Facebook Warning Says You Can Overdose From Touching Fentanyl On Shopping Carts: Is This True?
A Facebook post recently went viral for issuing a warning about potentially overdosing on fentanyl through grocery store cart handles.
Fentanyl is a synthetic opioid pain reliever about 50 to 100 times more potent than morphine. With the growing concern on fentanyl overdose, it is understandable that the post would go viral, with several websites picking up the story.
On Wednesday evening, the Leachville Police Department shared a Facebook post that warns the public about fentanyl overdose from using grocery shopping carts. An excerpt from the post, now deleted, read:
"You know when you go to Wal-Mart and they have the wipes to clean your cart handle? I read today that the police chief also suggests you do it also because of the dangerous side effects of drugs nowadays.
If someone has Fentanyl still on their hands and they touch the cart you are touching, it can get into your system. Scary but worth taking the time to clean the handle."
Accidental Fentanyl Overdose
While the post wanted to protect the public from accidental fentanyl overdose, it is without factual basis.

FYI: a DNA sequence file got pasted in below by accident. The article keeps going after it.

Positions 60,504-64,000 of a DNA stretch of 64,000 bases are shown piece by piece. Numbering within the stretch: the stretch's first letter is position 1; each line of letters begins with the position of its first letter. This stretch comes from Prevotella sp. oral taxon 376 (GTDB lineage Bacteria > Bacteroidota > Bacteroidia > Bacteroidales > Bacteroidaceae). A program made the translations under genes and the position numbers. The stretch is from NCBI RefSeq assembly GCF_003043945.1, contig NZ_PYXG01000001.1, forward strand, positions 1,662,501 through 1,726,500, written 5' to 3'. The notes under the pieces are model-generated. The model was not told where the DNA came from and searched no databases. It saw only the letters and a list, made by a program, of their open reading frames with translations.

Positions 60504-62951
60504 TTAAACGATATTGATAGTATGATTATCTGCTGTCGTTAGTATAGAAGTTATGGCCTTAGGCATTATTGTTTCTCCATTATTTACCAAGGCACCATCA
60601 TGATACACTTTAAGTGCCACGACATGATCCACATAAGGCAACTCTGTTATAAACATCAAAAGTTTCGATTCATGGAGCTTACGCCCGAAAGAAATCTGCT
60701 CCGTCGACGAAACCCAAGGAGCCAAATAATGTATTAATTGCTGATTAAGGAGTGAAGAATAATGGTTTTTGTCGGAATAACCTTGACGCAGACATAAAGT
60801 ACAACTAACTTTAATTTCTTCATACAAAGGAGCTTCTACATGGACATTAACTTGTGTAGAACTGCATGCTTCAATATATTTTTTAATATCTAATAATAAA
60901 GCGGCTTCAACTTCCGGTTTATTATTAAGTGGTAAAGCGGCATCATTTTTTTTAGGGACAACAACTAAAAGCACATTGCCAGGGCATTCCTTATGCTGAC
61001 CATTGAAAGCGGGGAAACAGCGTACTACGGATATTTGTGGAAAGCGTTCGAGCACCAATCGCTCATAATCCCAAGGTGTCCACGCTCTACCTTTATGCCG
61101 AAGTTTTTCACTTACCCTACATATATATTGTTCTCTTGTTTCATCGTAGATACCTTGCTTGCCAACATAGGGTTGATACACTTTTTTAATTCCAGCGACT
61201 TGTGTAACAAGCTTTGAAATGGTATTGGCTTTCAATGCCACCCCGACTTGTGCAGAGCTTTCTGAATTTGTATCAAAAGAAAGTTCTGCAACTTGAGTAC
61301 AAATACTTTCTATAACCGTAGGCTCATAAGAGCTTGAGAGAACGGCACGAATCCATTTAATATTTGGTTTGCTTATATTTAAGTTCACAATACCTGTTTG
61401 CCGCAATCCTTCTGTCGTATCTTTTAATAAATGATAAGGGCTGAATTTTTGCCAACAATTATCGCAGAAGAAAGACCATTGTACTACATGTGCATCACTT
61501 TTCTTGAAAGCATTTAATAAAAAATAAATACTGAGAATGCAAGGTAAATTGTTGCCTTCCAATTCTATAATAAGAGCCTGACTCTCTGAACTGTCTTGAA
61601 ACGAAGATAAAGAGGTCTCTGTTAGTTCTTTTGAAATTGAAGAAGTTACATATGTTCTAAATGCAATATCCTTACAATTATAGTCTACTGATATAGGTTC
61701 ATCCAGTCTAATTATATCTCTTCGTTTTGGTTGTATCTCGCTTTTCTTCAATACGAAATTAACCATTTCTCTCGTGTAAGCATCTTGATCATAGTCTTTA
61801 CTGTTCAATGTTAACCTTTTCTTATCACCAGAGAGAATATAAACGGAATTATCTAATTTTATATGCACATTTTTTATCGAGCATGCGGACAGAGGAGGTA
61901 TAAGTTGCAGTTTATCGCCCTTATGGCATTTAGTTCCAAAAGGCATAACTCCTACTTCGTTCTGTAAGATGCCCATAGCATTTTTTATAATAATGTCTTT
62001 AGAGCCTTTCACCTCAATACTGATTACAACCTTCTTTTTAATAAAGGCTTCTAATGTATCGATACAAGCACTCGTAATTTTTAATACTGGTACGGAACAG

Early this year, an Ohio officer passed out when he allegedly overdosed on the opioid drug after merely brushing off a white powder off of his shirt. A few months ago, three police officers from Chelsea were hospitalized after their alleged exposure to fentanyl a few hours after they responded to a vehicular accident. However, these officers reportedly accidentally inhaled the drug.
Experts are yet to confirm the possibility of fentanyl overdose via skin contact. They claim that there is a high chance that these officers accidentally inhaled or ingested the powder. Fentanyl comes in many forms. It is true that it can penetrate the skin but through a transdermal patch specifically engineered to have controlled release topically. Medical toxicologist at Harvard Medical School and Birmingham and Women's Hospital Dr. Ed Boyer clarified that it is impossible for the skin to absorb opioids to effectively cause an overdose. Overdosing just by merely touching the fentanyl is medically impossible.
Powder forms of fentanyl usually come from the black market and the Centers for Disease Control and Prevention urge the law enforcement officers to take an active role in the identification of illegally manufactured fentanyl.
A recent report also called on medical practitioners to prescribe basic painkillers as first line of treatment for ER pain over opioids to help limit access to prescriptions and curb overdose crisis.